Why Money Makes You Unhappy | Wired Science | Wired.com
by Gilbert Keith
But the statistical disconnect between money and happiness raises a fascinating question: Why doesn’t money make us happy? One intriguing answer comes from a new study by psychologists at the University of Liege, published in Psychological Science. The scientists explore the “experience-stretching hypothesis,” an idea first proposed by Daniel Gilbert. He explains “experience-stretching” with the following anecdote:
I’ve played the guitar for years, and I get very little pleasure from executing an endless repetition of three-chord blues. But when I first learned to play as a teenager, I would sit upstairs in my bedroom happily strumming those three chords until my parents banged on the ceiling…Doesn’t it seem reasonable to invoke the experience-stretching hypothesis and say that an experience that once brought me pleasure no longer does? A man who is given a drink of water after being lost in the Mojave Desert may at that moment rate his happiness as eight. A year later, the same drink might induce him to feel no better than a two.
The study itself is straightforward. The psychologists gathered 351 adult employees of the University of Liège, from custodial staff to senior administrators, for an online survey. (I should note that it remains unclear whether happiness and other aspects of well-being can be meaningfully measured with a multiple choice test. So caveats apply.) The scientists primed the subjects by showing them a stack of Euro bills before asking them a bunch of questions which attempted to capture their “savoring ability.” Here’s how the savoring test worked:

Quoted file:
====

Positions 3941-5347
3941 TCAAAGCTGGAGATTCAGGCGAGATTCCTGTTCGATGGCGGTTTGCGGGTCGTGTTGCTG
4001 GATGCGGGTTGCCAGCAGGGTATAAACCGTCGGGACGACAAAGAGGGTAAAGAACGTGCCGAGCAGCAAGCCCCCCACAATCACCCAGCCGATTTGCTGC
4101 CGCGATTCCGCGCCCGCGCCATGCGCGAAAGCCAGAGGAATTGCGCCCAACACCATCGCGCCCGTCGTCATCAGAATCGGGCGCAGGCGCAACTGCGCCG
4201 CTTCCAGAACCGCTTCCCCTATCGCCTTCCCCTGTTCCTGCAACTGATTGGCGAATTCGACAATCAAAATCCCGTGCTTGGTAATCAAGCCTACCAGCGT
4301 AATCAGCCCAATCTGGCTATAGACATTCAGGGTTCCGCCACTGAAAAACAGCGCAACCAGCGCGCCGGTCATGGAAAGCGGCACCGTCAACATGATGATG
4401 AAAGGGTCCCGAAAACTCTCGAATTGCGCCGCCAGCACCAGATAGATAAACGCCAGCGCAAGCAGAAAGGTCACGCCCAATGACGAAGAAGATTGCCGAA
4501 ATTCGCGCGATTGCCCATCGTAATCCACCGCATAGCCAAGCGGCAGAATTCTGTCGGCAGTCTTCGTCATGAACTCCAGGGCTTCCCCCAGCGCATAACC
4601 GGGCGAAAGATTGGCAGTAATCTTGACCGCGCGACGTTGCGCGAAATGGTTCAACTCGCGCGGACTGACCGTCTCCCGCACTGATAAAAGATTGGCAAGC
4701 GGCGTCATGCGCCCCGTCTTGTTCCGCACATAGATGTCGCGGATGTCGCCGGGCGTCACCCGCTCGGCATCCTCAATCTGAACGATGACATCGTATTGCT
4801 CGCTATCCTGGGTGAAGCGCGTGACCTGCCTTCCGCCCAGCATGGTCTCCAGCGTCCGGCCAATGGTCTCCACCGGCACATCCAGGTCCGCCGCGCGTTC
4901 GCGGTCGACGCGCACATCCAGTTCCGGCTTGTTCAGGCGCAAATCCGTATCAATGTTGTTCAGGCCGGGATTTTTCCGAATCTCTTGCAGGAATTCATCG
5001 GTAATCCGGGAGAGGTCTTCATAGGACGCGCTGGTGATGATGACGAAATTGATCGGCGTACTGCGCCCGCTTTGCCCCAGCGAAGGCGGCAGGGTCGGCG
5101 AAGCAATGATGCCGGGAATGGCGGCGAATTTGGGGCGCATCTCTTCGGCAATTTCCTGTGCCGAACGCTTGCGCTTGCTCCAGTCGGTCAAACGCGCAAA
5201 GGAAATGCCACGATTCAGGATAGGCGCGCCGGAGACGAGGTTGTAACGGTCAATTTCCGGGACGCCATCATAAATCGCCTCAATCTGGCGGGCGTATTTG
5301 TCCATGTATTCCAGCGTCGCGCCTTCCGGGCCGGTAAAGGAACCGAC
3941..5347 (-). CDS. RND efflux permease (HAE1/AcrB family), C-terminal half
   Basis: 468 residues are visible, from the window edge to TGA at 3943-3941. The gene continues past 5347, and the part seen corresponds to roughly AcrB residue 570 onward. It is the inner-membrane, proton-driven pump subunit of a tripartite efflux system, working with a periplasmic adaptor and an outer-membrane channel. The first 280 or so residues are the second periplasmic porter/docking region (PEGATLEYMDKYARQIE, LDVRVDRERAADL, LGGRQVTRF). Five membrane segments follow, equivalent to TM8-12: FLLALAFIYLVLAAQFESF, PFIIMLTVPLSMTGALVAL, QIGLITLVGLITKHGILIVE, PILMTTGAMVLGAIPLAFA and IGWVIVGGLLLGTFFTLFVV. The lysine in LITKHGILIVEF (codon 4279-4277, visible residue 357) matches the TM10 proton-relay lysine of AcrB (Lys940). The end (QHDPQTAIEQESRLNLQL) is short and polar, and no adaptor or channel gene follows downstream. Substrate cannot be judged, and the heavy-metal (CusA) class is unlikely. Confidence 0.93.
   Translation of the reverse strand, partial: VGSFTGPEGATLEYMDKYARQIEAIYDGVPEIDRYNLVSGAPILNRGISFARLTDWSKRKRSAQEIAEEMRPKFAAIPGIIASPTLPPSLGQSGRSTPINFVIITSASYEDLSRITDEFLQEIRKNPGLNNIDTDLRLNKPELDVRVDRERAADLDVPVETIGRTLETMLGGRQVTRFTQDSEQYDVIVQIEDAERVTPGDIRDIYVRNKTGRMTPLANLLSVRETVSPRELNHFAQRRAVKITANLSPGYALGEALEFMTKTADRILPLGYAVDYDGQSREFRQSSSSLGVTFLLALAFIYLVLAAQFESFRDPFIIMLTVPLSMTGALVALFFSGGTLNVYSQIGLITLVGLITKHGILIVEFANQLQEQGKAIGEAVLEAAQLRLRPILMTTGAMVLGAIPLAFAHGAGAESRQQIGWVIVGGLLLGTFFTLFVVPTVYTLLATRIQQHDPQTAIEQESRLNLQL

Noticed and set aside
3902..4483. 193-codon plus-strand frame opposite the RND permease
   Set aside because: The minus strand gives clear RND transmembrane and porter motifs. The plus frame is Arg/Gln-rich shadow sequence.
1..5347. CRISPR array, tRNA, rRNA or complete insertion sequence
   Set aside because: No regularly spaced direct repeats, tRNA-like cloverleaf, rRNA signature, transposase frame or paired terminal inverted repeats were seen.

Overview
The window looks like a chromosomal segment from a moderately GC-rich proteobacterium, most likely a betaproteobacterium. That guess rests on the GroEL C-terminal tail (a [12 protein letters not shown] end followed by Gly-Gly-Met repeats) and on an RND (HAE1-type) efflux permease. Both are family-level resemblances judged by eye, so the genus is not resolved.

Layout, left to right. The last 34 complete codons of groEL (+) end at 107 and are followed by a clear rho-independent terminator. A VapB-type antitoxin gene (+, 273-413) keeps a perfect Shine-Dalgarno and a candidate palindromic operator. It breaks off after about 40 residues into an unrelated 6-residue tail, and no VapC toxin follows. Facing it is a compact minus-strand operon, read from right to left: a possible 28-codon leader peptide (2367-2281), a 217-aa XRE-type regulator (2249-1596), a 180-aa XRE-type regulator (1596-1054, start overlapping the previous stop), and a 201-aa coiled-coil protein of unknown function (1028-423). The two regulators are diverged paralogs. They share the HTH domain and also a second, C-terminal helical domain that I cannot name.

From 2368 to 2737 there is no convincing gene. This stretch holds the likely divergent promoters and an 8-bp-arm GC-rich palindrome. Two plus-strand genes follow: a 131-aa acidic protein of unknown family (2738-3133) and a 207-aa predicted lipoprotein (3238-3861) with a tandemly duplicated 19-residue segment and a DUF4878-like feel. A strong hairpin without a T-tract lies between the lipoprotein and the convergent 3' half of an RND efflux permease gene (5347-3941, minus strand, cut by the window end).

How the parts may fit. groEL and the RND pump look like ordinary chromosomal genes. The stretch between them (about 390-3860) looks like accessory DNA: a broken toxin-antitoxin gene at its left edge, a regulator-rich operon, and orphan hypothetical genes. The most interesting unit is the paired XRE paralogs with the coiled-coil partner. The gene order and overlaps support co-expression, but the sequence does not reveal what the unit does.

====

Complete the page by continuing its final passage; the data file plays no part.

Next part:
Participants are asked to imagine finishing an important task (contentment), spending a romantic weekend away (joy), or discovering an amazing waterfall while hiking (awe). Each scenario is followed by eight possible reactions, including the four savoring strategies referred to in the introduction (i.e., displaying positive emotions, staying present, anticipating or reminiscing about the event, and telling other people about the experience). Participants are required to select the response or responses that best characterize what their typical behavior in each situation would be, and receive 1 point for each savoring strategy selected.
Interestingly, the scientists found that people in the wealth condition – they’d been primed with all those Euros – had significantly lower savoring scores. This suggests that simply looking at money makes us less interested in relishing the minor pleasures of life. Furthermore, subjects who made more money in real life – the scientists asked all subjects for their monthly income – scored significantly lower on the savoring test. A subsequent experiment duplicated this effect among Canadian students, who spent less time savoring a chocolate bar after being shown a picture of Canadian dollars.